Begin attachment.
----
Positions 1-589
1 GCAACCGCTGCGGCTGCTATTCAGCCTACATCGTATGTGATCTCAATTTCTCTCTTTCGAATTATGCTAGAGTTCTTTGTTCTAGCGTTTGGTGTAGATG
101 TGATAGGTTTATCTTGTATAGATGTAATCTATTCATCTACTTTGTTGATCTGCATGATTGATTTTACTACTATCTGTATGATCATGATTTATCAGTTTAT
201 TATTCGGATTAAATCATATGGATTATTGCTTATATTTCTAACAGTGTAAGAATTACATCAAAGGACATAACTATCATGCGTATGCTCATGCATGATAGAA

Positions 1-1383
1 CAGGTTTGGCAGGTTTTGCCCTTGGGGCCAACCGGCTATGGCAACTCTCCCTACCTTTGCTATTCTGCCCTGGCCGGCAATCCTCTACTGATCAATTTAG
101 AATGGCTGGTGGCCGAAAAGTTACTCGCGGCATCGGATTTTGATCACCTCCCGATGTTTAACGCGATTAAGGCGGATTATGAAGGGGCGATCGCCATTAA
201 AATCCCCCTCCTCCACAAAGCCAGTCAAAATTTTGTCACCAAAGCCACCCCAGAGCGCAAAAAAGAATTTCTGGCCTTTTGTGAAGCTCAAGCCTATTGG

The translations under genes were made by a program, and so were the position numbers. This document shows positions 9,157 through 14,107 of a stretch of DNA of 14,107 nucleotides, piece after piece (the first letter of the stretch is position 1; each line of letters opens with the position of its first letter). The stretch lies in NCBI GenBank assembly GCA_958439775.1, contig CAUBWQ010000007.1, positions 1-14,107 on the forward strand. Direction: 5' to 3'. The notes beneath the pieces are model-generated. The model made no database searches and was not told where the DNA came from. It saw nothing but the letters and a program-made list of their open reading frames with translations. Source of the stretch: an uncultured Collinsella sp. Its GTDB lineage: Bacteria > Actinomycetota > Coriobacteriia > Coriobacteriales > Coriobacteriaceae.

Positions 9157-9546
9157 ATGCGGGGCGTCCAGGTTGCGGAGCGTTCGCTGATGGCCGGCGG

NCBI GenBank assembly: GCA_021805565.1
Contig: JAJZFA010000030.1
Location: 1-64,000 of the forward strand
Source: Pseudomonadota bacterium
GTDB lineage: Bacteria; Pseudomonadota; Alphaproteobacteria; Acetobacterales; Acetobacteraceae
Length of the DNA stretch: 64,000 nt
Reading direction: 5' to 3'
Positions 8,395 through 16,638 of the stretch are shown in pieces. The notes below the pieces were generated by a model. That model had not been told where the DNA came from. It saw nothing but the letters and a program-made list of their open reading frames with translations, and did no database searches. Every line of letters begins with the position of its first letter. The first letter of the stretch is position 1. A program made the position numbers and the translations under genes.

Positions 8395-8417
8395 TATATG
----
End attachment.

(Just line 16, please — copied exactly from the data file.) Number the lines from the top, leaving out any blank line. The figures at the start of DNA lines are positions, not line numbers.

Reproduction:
GTDB lineage: Bacteria; Pseudomonadota; Alphaproteobacteria; Acetobacterales; Acetobacteraceae